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For this week’s reading, I downloaded Scratch and spent at least an hour playing around with it. I thought that it was a great way to start ‘programming,’ particularly for beginners. I was intimidated when I first read that we would be covering programming this week, as just learning the basics of HTML felt like a huge undertaking for me. I grew up in a place that received donated Mac computers in early 2004, and no one on my reservation owned a personal computer until 2006. I must admit that I barely knew the basics of Microsoft Word until I went to college, and even then, I basically winged it until my Sophomore year.

I enjoyed playing around with Scratch. I added numerous motions and color changes to my Sprite. I intended to include a screenshot, but for some reason my laptop is not complying. What I found most interesting is that Scratch was created (according to it’s Wikipedia page) as a tool that would be easily usable for children. I love that the next generation will be so computer-savvy. I struggled in the first ten minutes of using the program, trying to find a way to make the Sprite move (until I added the move on green flag tool to the instructions). I love that Scratch was made to be easily used by children, though I’m also a little embarrassed by my initial struggle with the program given that I’m 23.


I found the three databases in this week’s readings to be the most interesting, however difficult it was to read through some of the entries. The September 11th, Hurricane, and Virginia Tech databases were all extraordinarily moving from a personal standpoint. From a scholarly perspective, I definitely see the necessity of saving oral histories and personal accounts from these awful events. What is also interesting to me is that I had never considered that the worst tragedies of my generation happened during the internet era. It makes perfect sense to record the histories and oral accounts of survivors online.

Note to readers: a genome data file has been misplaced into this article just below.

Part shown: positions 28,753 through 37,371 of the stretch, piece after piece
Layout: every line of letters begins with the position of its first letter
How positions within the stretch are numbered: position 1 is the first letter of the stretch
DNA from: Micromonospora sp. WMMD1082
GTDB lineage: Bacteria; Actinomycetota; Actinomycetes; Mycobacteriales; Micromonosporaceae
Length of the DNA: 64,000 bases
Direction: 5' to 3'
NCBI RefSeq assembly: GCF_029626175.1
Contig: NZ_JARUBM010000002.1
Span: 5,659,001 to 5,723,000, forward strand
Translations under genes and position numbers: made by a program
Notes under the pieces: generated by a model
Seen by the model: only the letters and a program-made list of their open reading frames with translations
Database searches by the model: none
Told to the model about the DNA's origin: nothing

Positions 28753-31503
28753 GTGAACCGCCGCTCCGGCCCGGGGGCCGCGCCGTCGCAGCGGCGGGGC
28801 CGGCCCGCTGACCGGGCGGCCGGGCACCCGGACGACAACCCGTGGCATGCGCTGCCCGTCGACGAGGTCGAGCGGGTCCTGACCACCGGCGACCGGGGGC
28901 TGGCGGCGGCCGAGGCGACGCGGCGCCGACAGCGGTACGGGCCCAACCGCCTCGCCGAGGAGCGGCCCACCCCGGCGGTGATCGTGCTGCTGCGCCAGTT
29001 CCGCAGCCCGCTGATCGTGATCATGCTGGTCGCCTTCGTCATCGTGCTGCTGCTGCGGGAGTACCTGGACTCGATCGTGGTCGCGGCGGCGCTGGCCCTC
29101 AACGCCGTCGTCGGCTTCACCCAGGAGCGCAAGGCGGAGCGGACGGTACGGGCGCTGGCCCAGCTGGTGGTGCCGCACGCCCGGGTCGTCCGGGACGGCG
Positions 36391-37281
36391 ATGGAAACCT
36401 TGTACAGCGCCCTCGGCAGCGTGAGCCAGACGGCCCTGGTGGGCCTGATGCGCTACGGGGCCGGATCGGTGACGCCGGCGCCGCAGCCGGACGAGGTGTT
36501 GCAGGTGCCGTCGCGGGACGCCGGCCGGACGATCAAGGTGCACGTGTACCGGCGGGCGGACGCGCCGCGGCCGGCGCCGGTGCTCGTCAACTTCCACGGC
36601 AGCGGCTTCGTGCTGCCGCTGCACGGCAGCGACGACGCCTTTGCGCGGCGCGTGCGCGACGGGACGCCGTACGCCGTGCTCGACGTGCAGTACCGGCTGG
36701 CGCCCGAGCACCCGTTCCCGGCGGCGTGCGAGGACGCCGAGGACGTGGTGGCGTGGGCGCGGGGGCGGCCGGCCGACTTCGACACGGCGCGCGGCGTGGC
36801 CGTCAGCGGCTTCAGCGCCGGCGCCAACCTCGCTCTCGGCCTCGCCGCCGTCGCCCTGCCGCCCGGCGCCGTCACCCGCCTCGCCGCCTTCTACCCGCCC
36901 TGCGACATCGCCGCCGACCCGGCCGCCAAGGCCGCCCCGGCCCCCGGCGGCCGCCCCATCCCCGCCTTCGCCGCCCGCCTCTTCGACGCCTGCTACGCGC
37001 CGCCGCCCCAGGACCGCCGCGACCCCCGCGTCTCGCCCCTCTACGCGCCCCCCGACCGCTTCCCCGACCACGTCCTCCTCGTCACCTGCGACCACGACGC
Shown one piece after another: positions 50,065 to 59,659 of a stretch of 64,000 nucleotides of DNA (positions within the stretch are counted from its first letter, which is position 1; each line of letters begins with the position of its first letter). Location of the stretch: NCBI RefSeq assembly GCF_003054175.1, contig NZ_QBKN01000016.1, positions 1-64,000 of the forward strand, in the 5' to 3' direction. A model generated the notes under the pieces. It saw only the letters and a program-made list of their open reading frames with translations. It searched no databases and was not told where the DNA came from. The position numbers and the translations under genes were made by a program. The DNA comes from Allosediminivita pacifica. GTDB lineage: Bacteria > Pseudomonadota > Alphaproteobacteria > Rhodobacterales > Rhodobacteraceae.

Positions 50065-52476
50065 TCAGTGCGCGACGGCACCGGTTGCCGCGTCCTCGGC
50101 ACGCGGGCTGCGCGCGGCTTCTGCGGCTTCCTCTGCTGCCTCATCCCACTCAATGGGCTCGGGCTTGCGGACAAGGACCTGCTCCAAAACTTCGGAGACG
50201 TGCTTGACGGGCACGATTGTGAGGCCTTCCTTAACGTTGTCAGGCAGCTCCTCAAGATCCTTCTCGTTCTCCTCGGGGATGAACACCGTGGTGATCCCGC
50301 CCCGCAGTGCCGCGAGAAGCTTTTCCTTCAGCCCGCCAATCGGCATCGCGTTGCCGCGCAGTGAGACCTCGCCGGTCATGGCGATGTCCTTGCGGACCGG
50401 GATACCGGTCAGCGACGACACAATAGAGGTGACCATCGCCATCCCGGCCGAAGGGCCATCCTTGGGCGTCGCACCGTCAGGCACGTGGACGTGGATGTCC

What is also interesting to me is that so much of our lives surround the internet — from checking the weather to recording the aftermath of a hurricane. I remember my middle school teachers wondering aloud if the internet would ever be useful, and now it seems that the internet is the most logical choice for documenting tragedies and successes alike.

My tribe has only recently begun recording oral histories of our elders. I can’t help but wonder if the Oglala Sioux Tribe would consider publishing the histories online for the world to see. While very few members of my tribe experienced tragedies firsthand the way that September 11 survivors did, so many elders in my tribes are veterans. Creating a database of Sioux soldiers’ experiences during WWII would be fascinating…and definitely something I’m seriously considering starting for members of my extended family.

What I enjoyed most about this week’s readings was playing around with Wordle. I entered my website’s address and was surprised by what came up in the word cloud. While some words made sense (such as the words “Native” and “Indian,” seeing as it is a Native American news blog), others were more obscure. Such as “Ken,” “Mandan”  and “quarterly.” All in all, I think word clouds are a great way to spice up a blog or website. They’re fun and make you consider just how much you use various words.



I found the “The Gettysburg PowerPoint Presentation” by Peter Norvig to be the most interesting in this week’s reading. I write for a professional tips and tricks blog, and two of the most common questions I receive are 1.)how to make a PowerPoint and 2.) how to make a PowerPoint interesting. I loved the issues brought up in the Making Of.. section of the site. Many tribal secretaries (for whom my company’s blog is aimed at) are concerned that their presentations are detracting from the point they are trying to make. Does making a list of what you’re going to cover in your presentation enhance or obscure your point? Will making bullet points on your slides make it easier for you listeners to follow along or make it easier for them to tune out?

While I am personally a fan of PowerPoint (though I prefer Prezi), it took several years of school and writing about making slides professionally to fully utilize PowerPoint presentations. I loved the way the author turned “four score and seven years ago” into a graph (which the author described as gratuitous ((which also made me laugh, because rule #1 in my latest blog post is avoid unnecessary graphs and charts at all costs))). I also appreciated the terrible green slides and annoying font colors. In short, it is extremely easy to make terrible PowerPoint presentations, and I owe several paychecks to answering questions on how to improve presentations.